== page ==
Global Blood Therapeutics (GBT) - Get Global Blood Therapeutics Inc Report completed a successful initial public offering public earlier this year based on a promising sickle cell disease drug with data culled from six patients treated for just one month.

The company has now treated 30 sickle cell patients with its experimental drug, GBT440. The expanded, but still interim, results from a clinical trial announced Sunday continue to show encouraging reductions in the number of sickled red blood cells, supported by other improvements in measures of the disease. The new data also raise some questions about GBT440 that will only be answered with more time and patients treated.

The new GBT440 data were presented at the American Society of Hematology (ASH) annual meeting, underway in Orlando, Fla. Dr. Claire Hemmaway of Queens Hospital in the United Kingdom presented the GBT440 and called the drug potentially disease modifying for sickle cell patients. 

Based on these new data, Global Blood has amended the study to extend treatment with GBT440 to three months in order to collect longer-term efficacy and safety data. The first of these three-month results should be announced in the second quarter of next year, said Global Blood CEO Ted Love in an interview Saturday.

Global Blood and Bluebird Bio are tackling sickle cell disease in different ways. Bluebird's Lentiglobin is designed to fix a mutated gene in patients which causes oxygen-carrying red blood cells to deform into a sticky, sickle shape. It's a complex but one-time gene therapy treatment with the scientifically audacious goal of curing the disease.

Global Blood's GBT440 works by modifying hemoglobin, the oxygen-carry protein inside red blood cells. GBT440 makes oxygen attach more tightly to hemoglobin. By keeping hemoglobin in a highly oxygenated state, the mutation which causes sickle cell disease is covered up, preventing red blood cells from becoming deformed and clumping together.

GBT440 is a pill which sickle cell patients would take once daily for the rest of their lives.

In the study presented Sunday at the ASH meeting, 22 sickle cell patients were divided into two groups and treated with 500 mg or 700 mg of GBT440. EIght patients were treated with a placebo.

After 28 days, median sickle cell counts fell by 56% in the 500 mg GBT440 patients and 46% in the 700 mg GBT440 patients. In placebo patients, median sickle cell counts increased by 14%.

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Overall, the updated decrease in sickle cell counts in the 22 GBT440 patients was numerically smaller than the approximate 80% reduction observed in the first six treated patients presented when Global Blood went public. There was also no dose response, meaning the lower GBT440 dose performed better than the higher dose.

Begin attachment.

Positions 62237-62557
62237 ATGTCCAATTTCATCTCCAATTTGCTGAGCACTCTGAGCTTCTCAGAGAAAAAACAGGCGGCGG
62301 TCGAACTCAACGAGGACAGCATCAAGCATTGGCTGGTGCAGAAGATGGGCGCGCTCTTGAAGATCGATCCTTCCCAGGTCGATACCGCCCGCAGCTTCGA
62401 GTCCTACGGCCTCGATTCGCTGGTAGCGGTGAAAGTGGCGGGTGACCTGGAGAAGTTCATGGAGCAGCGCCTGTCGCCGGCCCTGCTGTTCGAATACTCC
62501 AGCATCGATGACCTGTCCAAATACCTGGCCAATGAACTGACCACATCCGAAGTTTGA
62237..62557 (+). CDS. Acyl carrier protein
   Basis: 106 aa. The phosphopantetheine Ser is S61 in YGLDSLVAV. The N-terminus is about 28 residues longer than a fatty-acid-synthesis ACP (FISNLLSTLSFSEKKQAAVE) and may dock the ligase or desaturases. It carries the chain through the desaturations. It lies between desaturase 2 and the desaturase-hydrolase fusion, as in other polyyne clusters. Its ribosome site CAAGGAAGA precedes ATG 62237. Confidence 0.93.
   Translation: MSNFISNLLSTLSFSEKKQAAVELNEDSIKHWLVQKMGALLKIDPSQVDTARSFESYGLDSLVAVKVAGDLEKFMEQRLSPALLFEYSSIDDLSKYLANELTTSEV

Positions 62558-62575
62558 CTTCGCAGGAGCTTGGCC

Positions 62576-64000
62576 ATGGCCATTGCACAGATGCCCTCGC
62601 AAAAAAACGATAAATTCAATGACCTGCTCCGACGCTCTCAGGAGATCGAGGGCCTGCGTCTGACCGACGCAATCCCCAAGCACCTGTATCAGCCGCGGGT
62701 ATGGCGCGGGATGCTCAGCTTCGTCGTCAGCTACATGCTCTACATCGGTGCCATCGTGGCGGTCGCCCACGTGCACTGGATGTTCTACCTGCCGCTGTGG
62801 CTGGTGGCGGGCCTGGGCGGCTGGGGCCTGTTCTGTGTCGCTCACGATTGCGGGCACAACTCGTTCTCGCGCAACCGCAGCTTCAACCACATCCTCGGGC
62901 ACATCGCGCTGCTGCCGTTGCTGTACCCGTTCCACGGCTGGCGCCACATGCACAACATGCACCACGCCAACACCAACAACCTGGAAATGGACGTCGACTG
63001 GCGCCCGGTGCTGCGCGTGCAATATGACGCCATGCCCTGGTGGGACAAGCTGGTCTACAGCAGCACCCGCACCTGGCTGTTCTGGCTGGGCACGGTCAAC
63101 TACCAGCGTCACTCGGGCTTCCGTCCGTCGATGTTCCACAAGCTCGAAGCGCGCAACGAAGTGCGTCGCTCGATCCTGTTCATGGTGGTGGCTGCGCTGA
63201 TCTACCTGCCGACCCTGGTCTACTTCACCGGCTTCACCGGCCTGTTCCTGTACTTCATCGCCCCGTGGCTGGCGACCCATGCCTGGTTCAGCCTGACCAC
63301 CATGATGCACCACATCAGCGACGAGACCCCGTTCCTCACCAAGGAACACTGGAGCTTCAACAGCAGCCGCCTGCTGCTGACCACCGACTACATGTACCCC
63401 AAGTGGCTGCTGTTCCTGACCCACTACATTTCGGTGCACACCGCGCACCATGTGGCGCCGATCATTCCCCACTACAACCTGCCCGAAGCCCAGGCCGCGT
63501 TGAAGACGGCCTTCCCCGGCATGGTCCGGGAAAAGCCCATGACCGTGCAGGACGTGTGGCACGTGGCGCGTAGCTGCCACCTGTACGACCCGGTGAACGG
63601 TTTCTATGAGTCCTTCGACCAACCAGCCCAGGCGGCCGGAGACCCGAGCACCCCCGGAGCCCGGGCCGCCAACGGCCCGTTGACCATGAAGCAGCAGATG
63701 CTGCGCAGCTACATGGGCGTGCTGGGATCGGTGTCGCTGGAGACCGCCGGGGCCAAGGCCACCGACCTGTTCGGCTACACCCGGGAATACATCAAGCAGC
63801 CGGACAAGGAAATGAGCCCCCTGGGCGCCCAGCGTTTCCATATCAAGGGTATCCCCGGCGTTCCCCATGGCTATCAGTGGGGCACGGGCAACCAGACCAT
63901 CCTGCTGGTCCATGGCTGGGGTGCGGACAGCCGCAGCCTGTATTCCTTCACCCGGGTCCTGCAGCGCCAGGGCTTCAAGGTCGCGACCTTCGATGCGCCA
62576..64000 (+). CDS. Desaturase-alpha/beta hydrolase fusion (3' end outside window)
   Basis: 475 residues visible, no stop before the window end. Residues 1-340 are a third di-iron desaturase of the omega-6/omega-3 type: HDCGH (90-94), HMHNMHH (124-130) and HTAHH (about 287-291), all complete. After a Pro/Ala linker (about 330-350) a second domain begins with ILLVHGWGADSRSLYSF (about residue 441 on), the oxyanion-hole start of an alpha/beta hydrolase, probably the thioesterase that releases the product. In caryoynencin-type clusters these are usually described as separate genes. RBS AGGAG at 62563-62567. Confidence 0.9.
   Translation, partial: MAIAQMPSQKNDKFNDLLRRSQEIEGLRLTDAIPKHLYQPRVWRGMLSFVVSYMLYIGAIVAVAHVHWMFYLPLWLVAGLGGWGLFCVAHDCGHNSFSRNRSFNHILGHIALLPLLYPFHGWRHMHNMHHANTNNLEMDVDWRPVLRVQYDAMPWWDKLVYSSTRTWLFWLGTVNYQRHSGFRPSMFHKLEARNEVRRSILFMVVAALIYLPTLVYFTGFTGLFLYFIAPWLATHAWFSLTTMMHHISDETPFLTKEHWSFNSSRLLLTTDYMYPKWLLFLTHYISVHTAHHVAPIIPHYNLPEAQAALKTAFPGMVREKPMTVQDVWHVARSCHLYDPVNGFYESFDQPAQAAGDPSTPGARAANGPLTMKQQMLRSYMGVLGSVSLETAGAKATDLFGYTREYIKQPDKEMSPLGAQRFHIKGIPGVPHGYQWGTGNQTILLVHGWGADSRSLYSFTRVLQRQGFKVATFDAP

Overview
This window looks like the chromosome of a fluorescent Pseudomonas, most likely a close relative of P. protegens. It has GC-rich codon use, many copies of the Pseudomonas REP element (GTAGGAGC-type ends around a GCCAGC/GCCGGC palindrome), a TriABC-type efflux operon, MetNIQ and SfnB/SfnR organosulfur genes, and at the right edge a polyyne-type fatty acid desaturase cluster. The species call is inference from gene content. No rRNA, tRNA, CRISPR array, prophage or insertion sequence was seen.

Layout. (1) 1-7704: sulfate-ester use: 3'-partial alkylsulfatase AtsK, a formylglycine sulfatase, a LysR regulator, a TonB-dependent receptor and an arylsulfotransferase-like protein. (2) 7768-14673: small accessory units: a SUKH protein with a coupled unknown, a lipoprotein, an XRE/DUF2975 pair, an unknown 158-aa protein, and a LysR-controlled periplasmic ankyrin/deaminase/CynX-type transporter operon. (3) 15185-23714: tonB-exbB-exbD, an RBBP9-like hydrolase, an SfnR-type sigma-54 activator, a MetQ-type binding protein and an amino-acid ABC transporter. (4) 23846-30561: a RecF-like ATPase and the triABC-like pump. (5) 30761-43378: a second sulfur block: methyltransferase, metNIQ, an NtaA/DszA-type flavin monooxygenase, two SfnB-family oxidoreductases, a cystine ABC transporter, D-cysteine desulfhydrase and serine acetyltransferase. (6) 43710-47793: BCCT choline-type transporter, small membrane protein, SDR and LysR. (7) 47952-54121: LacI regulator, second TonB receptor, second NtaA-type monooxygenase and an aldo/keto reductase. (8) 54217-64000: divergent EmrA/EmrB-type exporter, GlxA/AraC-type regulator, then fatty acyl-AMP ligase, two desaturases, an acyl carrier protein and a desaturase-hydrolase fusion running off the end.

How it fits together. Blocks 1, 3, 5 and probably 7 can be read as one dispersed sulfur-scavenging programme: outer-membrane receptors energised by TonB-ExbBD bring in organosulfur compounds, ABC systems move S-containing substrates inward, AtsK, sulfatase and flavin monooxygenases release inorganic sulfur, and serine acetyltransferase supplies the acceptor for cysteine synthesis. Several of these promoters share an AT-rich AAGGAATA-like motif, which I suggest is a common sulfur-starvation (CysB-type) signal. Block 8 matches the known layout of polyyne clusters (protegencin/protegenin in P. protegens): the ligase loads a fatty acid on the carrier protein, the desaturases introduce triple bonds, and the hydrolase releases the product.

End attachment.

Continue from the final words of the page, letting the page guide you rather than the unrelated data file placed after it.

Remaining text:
Global Blood's Love said the overall response to GBT440 remained encouraging, even with the smaller numerical reduction in sickle cell count. He also said there was high variability between patients depending on the severity of their sickle cell disease.

Directionally, other measures of efficacy assessed in the study supported the activity of the drug. This included a median increase in hemoglobin concentration of 0.5 g/dl and 0.7 g/dl in the 500 mg and 700 mg doses of GBT440, respectively. By comparison, placebo patients showed a 0.1 g/dl decrease in hemoglobin.

The hemoglobin increase tied to both GBT440 doses peaked between days 22-25 but then dropped as the study concluded at day 28. The hemoglobin concentration in the placebo arm of the study was also trending down at day 28.  This downward trend in hemoglobin production raises questions about the durability of GBT440's effect.

Love said a hemoglobin increase of 1 to 1.5 g/dl is considered clinically meaningful by most doctors who treat sickle cell patients. GBT400 is not quite there yet, but the company believes longer treatment will help patients get closer to that goal.

On safety, none of the sickle cell patients discontinued treatment with GBT440 and there were no serious adverse events reported in the study.

While no safety issues have cropped up in GBT440-treated patients yet, attempts by other companies to develop similar hemoglobin modifiers have not ended well. The big safety risk is that oxygen becomes so tightly bound to hemoglobin that it doesn't detach when instructed. This can lead to hypoxia, or tissues and organs deprived of adequate oxygen.

One of the goals of the ongoing three-month treatment with GBT440 will be to further define the drug's safety profile in sickle cell patients.

Adam Feuerstein writes regularly for TheStreet. In keeping with company editorial policy, he doesn't own or short individual stocks, although he owns stock in TheStreet. He also doesn't invest in hedge funds or other private investment partnerships. Feuerstein appreciates your feedback; click here to send him an email.